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Expanded trade opportunities for Canadian exporters are helping create jobs, growth and prosperity, says Minister Fast
The Honourable Ed Fast, Minister of International Trade and Minister for the Asia-Pacific Gateway, today highlighted key accomplishments for 2012 of the most ambitious trade-expansion plan in Canada’s history.
“Our government’s top priority is creating jobs, growth and long-term prosperity in every region of Canada,” said Minister Fast. “That is why we are working hard to open new markets to increase Canadian exports to the world’s largest, most dynamic and fastest-growing economies and regions.”
In 2012, Canada continued to oppose protectionist measures and stand up for free and open trade, showing leadership on the world stage in what remains a challenging period for the global economy. From strong job creation and rock-solid economic fundamentals, to maintaining low taxes and other world-leading investment advantages, 2012’s accomplishments are clear proof that Canada’s Economic Action Plan is delivering real benefits for hard-working Canadians and their families.
Key accomplishments from 2012 that are helping create new jobs and opportunities for workers, businesses and exporters include:
- joining the Trans-Pacific Partnership (TPP) and participating in a first full round of negotiations;
- signing a two-year extension to the Canada-United States Softwood Lumber Agreement that secures access to the U.S. market for Canadian softwood lumber until 2015;
- launching the first round of negotiations with Japan toward an economic partnership agreement;
- making continuing progress toward trade agreements with the European Union and India;
- Prime Minister Stephen Harper and Prime Minister Yingluck Shinawatra of Thailand announcing that our two countries will pursue exploratory discussions toward a bilateral free trade agreement;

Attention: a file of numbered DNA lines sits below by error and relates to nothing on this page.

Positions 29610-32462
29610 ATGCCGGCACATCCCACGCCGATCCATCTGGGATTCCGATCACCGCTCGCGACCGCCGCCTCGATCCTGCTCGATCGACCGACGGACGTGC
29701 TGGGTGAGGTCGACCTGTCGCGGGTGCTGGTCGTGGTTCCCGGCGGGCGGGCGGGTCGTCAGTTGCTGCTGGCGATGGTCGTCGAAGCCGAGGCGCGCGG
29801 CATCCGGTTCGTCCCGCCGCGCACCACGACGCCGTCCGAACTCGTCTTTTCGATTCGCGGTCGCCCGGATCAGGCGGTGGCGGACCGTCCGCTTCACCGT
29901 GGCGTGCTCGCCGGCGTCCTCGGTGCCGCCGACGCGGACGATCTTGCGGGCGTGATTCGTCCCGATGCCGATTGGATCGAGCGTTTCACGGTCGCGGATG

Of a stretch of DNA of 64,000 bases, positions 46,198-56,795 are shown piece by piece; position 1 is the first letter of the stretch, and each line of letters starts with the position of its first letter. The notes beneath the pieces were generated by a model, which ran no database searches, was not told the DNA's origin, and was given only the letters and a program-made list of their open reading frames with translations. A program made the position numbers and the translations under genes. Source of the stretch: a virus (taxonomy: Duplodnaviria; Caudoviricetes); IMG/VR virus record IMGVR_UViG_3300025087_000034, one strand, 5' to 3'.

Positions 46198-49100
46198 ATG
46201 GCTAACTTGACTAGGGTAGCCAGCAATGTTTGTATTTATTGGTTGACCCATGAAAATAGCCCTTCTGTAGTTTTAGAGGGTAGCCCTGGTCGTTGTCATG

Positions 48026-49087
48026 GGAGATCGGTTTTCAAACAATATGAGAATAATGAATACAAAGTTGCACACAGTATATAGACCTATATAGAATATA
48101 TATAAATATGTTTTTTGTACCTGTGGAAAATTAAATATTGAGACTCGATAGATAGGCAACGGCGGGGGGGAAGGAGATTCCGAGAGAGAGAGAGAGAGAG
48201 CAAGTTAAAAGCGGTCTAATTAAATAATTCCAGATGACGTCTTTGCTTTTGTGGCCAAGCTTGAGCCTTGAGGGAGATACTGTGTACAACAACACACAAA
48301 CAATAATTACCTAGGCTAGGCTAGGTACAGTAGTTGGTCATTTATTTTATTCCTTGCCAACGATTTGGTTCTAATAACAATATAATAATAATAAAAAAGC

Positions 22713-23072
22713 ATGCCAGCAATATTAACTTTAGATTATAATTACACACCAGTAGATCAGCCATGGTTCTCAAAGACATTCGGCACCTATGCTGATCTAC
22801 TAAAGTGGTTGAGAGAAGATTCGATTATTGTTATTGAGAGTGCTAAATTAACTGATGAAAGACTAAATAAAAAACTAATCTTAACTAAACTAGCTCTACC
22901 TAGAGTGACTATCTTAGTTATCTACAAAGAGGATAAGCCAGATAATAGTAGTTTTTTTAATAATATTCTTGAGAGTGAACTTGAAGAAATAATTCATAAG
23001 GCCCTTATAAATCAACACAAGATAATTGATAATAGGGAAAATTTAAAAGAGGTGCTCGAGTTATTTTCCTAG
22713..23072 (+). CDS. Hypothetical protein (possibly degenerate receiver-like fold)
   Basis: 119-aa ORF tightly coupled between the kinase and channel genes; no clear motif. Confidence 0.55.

- achieving observer status with the Pacific Alliance, a grouping of four fast-growing Pacific countries in Latin America;
the entering into force of the Canada-Jordan Free Trade Agreement;
- the Canada-Panama Economic Growth and Prosperity Act receiving royal assent;
- tabling of the expanded Canada-Chile Free Trade Agreement in the House of Commons;
- completing the fifth year of the five-year Global Commerce Strategy, the launching of cross-country consultations and the naming of an advisory panel to help shape the next phase of the Strategy;
- establishing a record number of trade missions in order to advance Canadian commercial interests abroad, including to India, China, Saudi Arabia, Jordan, Thailand, Cambodia, the Philippines, Russia and Libya;
- conducting a historic trade mission to Burma and establishing a Trade Commissioner Service presence there;
- making ongoing progress in implementing the Beyond the Border and Regulatory Cooperation Council Action Plans to improve the flow of people and goods between Canada and the United States, and laying the foundation for more jobs and growth in both countries.
- celebrating the 25th anniversary of the Canada-U.S. Free Trade Agreement; and
- continuing Canada’s leadership on the world stage in opposing protectionism and supporting free and open trade.
“Our government’s leadership in resisting protectionist measures and continuing to create new opportunities for our exporters has been key to Canada’s success,” said Minister Fast. “Thanks to our actions, Canadian workers, businesses and exporters, including small and medium-sized enterprises that form the backbone of our economy, now have preferred access to, and a real competitive edge in, more high-growth and emerging markets around the world than at any other time in our history.”
In less than six years, the Harper government has concluded free trade agreements with nine countries: Colombia, Honduras, Jordan, Panama, Peru and the European Free Trade Association member states of Iceland, Liechtenstein, Norway and Switzerland. Canada is also engaged in negotiations with large, dynamic and fast-growing markets, including the European Union, India, Japan and the countries that comprise the Trans-Pacific Partnership.
Source: Government Of canada